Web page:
By Jennifer W. Reiss
The history of American medicine often follows a declension/ascension narrative: it’s a teleology of medical progress dominated by professionalised and scientifically-minded male physicians of the nineteenth century bringing the light of modernity to backward-looking, female-dominated folk practice of earlier periods. Even comparable British scholarship on early modern medical history follows a top-down story of professionalising medics ineffectively controlling a diverse ‘medical marketplace’ – a position which appreciates the place of vernacular practice generally, but underplays non-commercial, domestic medicine. Lay, and especially female practitioners were an essential alternative source of medical knowledge, particularly for poor and rural populations with limited access to other forms of health care, as well as a complement to the professional medicine available to urban and elite populations.
My dissertation, “By My Own Experience:” Women, Medicine and Knowledge in the Eighteenth Century Anglo-Atlantic World, which I recently completed for the American History subject group at Cambridge University, focused on complicating these traditional narratives through analysis of two female-penned manuscript medical recipe books, one American and one British.
While not a faith minister like some Quaker women, shopkeeper Elizabeth Paschall (1702-1767) medically ministered to her family, friends and neighbours along Philadelphia’s Market Street. Her ‘receipt’ book from the 1740s to 1760s records who, what and how she healed, often with a flair for detail and imagery. The manuscript is valuable not only as a rare surviving life record of an early American woman, but also because it opens a window into public health in Philadelphia at a key time of flux. Scottish and continentally-trained physicians established North America’s first general purpose hospital and medical school in Philadelphia in 1751 and 1765, respectively. At the beginning of the century, settlers on mid-Atlantic seaboard appealed to whatever medical knowledge a neighbour or family member could proffer. By mid-century, however, dozens of male doctors brandishing diplomas were jostling to serve the Delaware River valley’s ill and infirm.
Elizabeth Jennens Hanmer (1705-1777), akin to Paschall, was of middling gentry status, educated and well-connected, but not aristocratic, and ministered to her local community in Flintshire, Wales and in London, at nearly the exact same time as Paschall was working in Philadelphia. Just like Paschall, Hanmer was interacting with a new breed of formally educated male physicians, while still engaging with the older image of the ‘Lady Bountiful’ caring for the poor in lieu of established institutional medicine. Hanmer’s text is longer, but she is much more perfunctory in her entries. For their stylistic differences, however, their concerns were much the same – each book is dominated by similar ailments and similar treatments, from remedies for sore breasts and sore eyes to recommendations for purchaseable patent nostrums like Daffy’s Elixir and herbal cures like savin and chamomile. A comparison shows a remarkable consistency of British domestic medical culture across the Empire.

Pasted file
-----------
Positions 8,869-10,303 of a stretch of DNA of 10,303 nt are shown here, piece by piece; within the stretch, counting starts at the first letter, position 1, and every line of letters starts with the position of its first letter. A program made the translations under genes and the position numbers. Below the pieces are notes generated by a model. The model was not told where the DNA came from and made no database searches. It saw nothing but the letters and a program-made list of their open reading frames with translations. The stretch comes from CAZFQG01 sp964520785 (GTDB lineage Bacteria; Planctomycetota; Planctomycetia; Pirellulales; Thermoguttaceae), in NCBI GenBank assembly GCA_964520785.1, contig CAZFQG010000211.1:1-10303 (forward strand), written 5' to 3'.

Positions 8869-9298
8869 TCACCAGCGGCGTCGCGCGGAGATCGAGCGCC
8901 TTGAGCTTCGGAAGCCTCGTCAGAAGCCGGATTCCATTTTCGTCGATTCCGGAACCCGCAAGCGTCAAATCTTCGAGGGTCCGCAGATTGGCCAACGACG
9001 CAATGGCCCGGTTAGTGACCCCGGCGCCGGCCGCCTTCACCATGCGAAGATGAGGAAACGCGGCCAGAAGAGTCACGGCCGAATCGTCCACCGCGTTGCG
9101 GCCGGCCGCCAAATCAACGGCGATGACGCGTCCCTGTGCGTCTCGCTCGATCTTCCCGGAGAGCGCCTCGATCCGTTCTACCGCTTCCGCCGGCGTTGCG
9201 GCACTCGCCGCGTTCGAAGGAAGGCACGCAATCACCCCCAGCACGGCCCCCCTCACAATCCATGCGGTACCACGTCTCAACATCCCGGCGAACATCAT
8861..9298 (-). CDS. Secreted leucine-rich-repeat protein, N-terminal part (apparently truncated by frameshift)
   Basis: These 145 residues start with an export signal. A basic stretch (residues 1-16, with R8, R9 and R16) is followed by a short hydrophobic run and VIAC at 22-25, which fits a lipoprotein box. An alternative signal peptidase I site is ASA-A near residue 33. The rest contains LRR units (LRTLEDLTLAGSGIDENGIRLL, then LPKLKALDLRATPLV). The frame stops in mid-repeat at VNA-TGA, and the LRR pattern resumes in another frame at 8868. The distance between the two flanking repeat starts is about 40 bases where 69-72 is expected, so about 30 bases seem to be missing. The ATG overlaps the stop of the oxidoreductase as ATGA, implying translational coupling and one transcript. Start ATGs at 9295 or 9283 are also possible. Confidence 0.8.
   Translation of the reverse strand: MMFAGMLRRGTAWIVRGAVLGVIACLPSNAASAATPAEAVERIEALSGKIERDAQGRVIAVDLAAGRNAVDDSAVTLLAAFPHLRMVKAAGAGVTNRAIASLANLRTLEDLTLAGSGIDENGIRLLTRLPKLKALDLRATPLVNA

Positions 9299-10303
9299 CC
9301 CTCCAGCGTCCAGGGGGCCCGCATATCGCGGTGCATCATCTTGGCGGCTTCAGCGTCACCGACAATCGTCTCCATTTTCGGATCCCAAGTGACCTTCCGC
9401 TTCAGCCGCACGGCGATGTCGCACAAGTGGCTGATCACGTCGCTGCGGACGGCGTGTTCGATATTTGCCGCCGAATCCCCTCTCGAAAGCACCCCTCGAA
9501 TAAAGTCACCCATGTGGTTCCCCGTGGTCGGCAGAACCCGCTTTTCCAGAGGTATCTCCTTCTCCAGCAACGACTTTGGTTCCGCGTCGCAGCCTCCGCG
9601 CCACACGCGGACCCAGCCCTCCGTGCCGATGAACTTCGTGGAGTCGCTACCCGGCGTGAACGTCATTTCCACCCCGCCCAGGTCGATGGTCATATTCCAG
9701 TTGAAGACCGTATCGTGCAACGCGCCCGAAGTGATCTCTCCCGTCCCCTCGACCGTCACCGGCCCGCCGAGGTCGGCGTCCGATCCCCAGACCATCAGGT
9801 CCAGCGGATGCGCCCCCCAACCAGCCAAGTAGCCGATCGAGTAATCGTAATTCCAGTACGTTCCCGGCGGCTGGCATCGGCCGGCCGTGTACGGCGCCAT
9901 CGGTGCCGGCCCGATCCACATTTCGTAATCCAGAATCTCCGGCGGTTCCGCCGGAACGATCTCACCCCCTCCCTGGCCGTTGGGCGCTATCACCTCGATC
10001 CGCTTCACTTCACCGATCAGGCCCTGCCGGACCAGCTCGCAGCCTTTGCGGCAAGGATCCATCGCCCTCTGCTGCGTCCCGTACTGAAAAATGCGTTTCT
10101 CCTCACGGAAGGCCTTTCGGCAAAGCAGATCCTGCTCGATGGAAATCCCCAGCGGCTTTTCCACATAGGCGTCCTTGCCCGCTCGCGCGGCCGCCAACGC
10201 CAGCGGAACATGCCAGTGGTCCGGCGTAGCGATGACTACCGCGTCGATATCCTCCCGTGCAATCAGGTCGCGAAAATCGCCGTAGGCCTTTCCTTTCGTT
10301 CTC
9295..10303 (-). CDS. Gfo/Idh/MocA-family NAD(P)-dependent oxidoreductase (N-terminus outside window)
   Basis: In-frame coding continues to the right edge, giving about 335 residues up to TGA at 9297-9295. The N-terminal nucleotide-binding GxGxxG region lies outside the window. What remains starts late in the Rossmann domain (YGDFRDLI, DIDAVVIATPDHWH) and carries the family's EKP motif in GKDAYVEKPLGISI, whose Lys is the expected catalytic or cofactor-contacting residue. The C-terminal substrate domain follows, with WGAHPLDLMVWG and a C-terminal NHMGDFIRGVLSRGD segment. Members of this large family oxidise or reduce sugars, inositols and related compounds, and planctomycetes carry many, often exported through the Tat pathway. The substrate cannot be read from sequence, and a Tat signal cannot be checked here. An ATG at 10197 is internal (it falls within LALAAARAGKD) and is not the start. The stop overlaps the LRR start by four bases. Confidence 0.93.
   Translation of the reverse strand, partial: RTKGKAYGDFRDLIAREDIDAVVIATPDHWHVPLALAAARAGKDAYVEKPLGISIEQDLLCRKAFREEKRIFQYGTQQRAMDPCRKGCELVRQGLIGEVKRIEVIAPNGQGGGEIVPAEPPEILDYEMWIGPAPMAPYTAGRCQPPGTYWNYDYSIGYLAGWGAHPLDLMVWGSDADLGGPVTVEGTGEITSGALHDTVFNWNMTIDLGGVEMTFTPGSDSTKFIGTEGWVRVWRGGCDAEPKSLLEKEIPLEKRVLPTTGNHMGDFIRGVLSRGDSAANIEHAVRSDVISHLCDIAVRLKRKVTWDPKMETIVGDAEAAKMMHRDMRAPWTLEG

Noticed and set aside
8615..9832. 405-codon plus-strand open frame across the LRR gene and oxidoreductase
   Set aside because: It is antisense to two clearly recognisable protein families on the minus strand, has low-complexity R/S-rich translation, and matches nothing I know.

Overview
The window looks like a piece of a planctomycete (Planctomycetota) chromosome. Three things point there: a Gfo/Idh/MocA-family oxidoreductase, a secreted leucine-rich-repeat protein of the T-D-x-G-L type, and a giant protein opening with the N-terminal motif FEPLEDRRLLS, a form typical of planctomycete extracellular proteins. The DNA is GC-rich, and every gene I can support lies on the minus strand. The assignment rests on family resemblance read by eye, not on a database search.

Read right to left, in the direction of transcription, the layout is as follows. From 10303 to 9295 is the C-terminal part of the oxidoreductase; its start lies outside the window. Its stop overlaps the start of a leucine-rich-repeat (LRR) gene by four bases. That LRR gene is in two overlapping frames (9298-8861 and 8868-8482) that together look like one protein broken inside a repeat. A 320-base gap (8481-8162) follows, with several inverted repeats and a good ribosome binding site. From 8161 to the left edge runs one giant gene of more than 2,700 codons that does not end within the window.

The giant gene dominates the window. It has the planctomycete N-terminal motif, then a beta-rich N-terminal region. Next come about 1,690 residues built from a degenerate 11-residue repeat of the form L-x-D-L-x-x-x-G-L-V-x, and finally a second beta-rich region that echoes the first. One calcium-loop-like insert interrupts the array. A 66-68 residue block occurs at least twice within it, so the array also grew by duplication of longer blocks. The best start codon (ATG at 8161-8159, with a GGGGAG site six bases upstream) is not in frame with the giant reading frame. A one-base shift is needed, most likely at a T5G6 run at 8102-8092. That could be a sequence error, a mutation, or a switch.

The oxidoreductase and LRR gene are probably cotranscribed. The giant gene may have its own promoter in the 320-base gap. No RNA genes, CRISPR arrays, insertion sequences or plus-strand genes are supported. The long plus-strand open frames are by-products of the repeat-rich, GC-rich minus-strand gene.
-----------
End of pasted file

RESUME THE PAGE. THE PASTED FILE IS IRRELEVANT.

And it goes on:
Specifically, my dissertation contrasted the medical practices of these Elizabeths on three dynamics – their level of engagement in their Atlantic World context, the nature of the communities they served, and what the recipes suggest they may have thought about their own medical skill. Gender was an important element in my analysis. Socially defined primarily as caregivers, but barred from active participation in these new medical institutions, eighteenth-century women were suddenly excluded from obtaining the style of medical expertise society was beginning to value. A significant element of an early modern woman’s worth – her knowledge of bodily care and intimate experience with illness – was increasingly usurped by the gentleman doctor. Overall, the goal of my dissertation was to understand how, constrained by gender, these otherwise unremarkable, unknown women interacted on a day-to-day level with larger historical changes taking place in the eighteenth century: globalisation, Enlightenment learning and ultimately the politics of authority.
While only a set of case studies, the Hanmer and Paschall books reveal the continued expertise and confidence of female healers as they abutted male practice, but also how the nature of that skill was influenced by their Atlantic basin context. They are evidence of a thriving Anglo-American female medical culture for longer than traditional narratives imply.
 Elizabeth Coates Paschall, Receipt Book, Library of the College of Physicians of Philadelphia, MS10a352.
 For reasons I get into in the thesis, the Wellcome misattributes the manuscript to Elizabeth’s aunt. It is filed as Esther Hanmer (née Jennens) and others, Recipe Book, Wellcome Library, London, MS2767, accessed February 9, 2019, http://wellcomelibrary.org/item/b19507033.
 For further reading see: Laurel Thatcher Ulrich, A Midwife’s Tale: The Life of Martha Ballard, Based on Her Diary, 1785-1812 (New York: Alfred A. Knopf, 1990, paperback ed. New York: Vintage, 1991), Rebecca J. Tannenbaum, The Healer’s Calling: Women and Medicine in Early New England (Ithaca: Cornell University Press, 2002) and Elaine Leong, Recipes and Everyday Knowledge: Medicine, Science and the Household in Early Modern England (Chicago: University of Chicago Press, 2018). The “traditional” medical marketplace story is embodied by Roy Porter’s work, a good example of which is Roy Porter and Dorothy Porter, Patient’s Progress: Doctors and Doctoring in Eighteenth-Century England (Cambridge: Polity Press, 1989).
Image: Page from Elizabeth Hanmer’s Recipe Book, Wellcome Library, London, MS2767, https://wellcomelibrary.org/item/b19507033.